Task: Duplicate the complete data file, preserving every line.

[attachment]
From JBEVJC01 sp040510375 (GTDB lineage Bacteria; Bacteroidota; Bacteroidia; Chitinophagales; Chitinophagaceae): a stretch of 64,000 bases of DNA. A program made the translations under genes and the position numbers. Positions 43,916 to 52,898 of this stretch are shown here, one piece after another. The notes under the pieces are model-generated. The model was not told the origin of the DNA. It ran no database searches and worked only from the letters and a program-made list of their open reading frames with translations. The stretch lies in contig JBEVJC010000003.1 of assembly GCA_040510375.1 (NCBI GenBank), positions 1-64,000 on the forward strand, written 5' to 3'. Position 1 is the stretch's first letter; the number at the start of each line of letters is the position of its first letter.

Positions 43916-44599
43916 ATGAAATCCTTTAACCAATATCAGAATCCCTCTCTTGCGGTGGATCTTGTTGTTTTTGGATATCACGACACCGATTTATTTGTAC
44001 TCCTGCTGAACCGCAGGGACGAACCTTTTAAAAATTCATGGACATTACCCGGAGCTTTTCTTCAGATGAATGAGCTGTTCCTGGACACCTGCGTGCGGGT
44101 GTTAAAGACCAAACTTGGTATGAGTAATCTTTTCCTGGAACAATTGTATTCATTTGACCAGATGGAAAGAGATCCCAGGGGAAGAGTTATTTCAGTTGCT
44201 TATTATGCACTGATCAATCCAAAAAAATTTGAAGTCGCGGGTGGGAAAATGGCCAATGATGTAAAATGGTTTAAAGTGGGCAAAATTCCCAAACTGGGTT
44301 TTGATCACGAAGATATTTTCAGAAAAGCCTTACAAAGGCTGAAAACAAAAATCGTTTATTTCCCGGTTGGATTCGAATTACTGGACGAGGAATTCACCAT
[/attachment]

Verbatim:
From JBEVJC01 sp040510375 (GTDB lineage Bacteria; Bacteroidota; Bacteroidia; Chitinophagales; Chitinophagaceae): a stretch of 64,000 bases of DNA. A program made the translations under genes and the position numbers. Positions 43,916 to 52,898 of this stretch are shown here, one piece after another. The notes under the pieces are model-generated. The model was not told the origin of the DNA. It ran no database searches and worked only from the letters and a program-made list of their open reading frames with translations. The stretch lies in contig JBEVJC010000003.1 of assembly GCA_040510375.1 (NCBI GenBank), positions 1-64,000 on the forward strand, written 5' to 3'. Position 1 is the stretch's first letter; the number at the start of each line of letters is the position of its first letter.

Positions 43916-44599
43916 ATGAAATCCTTTAACCAATATCAGAATCCCTCTCTTGCGGTGGATCTTGTTGTTTTTGGATATCACGACACCGATTTATTTGTAC
44001 TCCTGCTGAACCGCAGGGACGAACCTTTTAAAAATTCATGGACATTACCCGGAGCTTTTCTTCAGATGAATGAGCTGTTCCTGGACACCTGCGTGCGGGT
44101 GTTAAAGACCAAACTTGGTATGAGTAATCTTTTCCTGGAACAATTGTATTCATTTGACCAGATGGAAAGAGATCCCAGGGGAAGAGTTATTTCAGTTGCT
44201 TATTATGCACTGATCAATCCAAAAAAATTTGAAGTCGCGGGTGGGAAAATGGCCAATGATGTAAAATGGTTTAAAGTGGGCAAAATTCCCAAACTGGGTT
44301 TTGATCACGAAGATATTTTCAGAAAAGCCTTACAAAGGCTGAAAACAAAAATCGTTTATTTCCCGGTTGGATTCGAATTACTGGACGAGGAATTCACCAT